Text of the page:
Once I got off the bus, I was greeted by the hustle and bustle of a popular desert city. Uighurs lined the pavements, idle and car-spotting. The sweltering heat put a haze over everything I could see, waves of hot air filtering my gaze. So I decided to take a walk. The dusty, tree-lined streets conjured up a glimpse into the Turpan of old. Horse and carts were making their way west, unsettling the makeshift roads. It wasn’t too long until the Sunday market was to start in Kashgaria. After walking into the centre of town and getting something to eat at the bazaar, I decided to frequent the local museum. Apart from a mummified Tang dynasty dumpling and some small exhibits from Gaochang, there was nothing that caught my eye. I decided, upon recommendation from my red-haired friend, that the real excitement was to be found outside of town, in even hotter environs. Fastening my lucky nylon bag, I head to the side of the road to ask the locals where to find a driver. After a while deciding between themselves whose turn it is to speak Mandarin, they told me to stop anybody. So I did, and thus began my two-day relationship with the enthusiastic Mr Zhen.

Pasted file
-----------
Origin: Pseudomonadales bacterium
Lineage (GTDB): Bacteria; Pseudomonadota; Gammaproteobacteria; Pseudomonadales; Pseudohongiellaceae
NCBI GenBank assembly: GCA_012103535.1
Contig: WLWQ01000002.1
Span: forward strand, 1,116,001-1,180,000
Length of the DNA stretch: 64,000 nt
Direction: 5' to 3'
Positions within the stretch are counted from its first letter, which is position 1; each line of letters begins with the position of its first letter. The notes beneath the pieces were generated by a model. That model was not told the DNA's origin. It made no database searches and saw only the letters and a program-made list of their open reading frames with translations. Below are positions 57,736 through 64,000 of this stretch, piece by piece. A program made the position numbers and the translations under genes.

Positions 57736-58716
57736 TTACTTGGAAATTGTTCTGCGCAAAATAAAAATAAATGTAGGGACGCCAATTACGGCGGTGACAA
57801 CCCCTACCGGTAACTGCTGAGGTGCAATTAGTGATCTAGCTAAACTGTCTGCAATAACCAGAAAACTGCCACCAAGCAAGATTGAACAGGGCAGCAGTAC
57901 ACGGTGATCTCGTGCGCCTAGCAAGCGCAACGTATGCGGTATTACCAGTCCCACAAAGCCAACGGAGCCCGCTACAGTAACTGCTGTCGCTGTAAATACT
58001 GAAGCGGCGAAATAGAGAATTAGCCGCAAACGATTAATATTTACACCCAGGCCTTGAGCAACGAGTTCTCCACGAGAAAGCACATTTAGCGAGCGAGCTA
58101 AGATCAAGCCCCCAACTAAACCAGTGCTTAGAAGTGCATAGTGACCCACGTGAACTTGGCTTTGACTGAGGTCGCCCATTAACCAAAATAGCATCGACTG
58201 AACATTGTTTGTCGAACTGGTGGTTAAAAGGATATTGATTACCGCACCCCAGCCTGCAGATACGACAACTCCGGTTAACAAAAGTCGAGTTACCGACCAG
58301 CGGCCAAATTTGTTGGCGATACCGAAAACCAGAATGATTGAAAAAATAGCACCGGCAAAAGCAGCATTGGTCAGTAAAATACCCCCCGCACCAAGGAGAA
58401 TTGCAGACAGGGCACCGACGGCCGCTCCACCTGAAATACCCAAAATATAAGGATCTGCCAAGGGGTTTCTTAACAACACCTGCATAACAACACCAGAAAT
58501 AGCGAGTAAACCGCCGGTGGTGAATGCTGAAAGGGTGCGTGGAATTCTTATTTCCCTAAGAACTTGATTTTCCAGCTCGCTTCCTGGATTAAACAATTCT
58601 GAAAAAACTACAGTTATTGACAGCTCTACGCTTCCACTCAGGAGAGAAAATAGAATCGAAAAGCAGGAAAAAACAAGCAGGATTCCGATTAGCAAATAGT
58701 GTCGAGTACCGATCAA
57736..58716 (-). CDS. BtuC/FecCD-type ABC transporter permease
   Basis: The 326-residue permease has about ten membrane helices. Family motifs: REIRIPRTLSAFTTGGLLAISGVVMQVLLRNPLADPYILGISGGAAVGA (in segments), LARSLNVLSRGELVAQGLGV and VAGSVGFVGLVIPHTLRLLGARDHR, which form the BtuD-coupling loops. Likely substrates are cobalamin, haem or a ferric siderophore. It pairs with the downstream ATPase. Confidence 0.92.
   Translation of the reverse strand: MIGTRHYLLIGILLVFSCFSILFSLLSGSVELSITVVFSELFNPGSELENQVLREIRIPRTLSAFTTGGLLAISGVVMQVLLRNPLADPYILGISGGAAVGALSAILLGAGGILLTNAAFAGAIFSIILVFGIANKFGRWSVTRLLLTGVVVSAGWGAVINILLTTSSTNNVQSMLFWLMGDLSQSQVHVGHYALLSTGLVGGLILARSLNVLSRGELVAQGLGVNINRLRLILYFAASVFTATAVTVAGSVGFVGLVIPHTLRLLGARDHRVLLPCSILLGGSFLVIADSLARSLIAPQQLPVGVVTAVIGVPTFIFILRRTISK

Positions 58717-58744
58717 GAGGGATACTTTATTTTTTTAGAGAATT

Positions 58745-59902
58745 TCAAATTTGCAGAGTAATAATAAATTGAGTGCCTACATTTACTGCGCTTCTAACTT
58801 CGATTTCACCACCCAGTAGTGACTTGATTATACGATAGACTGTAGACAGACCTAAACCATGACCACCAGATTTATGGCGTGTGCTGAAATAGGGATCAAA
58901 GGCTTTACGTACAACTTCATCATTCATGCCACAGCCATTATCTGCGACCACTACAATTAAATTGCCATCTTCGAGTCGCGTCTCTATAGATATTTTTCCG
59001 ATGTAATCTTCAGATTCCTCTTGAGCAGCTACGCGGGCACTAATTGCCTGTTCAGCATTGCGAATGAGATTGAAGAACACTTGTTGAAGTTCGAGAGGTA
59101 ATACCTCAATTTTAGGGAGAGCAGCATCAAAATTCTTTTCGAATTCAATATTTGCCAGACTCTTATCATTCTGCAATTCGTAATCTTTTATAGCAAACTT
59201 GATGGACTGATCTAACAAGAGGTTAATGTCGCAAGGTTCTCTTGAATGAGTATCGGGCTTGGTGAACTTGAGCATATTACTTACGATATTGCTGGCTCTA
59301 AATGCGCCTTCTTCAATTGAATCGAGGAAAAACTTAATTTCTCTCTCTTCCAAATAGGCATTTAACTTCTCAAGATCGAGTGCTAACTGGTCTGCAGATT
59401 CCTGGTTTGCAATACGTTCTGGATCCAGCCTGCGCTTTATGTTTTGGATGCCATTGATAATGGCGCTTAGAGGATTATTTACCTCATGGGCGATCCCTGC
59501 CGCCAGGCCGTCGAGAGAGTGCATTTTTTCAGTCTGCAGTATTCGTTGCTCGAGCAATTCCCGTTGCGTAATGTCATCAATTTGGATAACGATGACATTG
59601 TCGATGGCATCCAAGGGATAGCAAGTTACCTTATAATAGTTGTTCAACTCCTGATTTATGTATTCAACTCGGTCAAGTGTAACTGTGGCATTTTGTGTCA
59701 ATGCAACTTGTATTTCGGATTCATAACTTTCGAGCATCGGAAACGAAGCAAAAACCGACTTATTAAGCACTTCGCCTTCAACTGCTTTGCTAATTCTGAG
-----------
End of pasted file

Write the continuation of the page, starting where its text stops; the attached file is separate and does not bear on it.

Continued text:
I was told frankly by Mr Zhen that there were some “very good” sites around Turpan, and some “not so very good” attractions. Predictably, I asked for the former, and we started at the grape-producing village of Tuyoq. Set in a valley fringed by the Flaming Mountains, it has been a popular pilgrimage site for Muslims for centuries. Indeed, according to Mr Zhen, seven trips here equal one trip to Mecca. What I learned later was the mazar, the symbolic tomb of the first Uighur Muslim, was located here, but he didn’t take me there. We passed scores of grape orchards, but again, we dared not to stop there – Mr Zhen had other plans for me. The sun was high in the sky, and he wound up through the valley, opening out to a most majestic sight.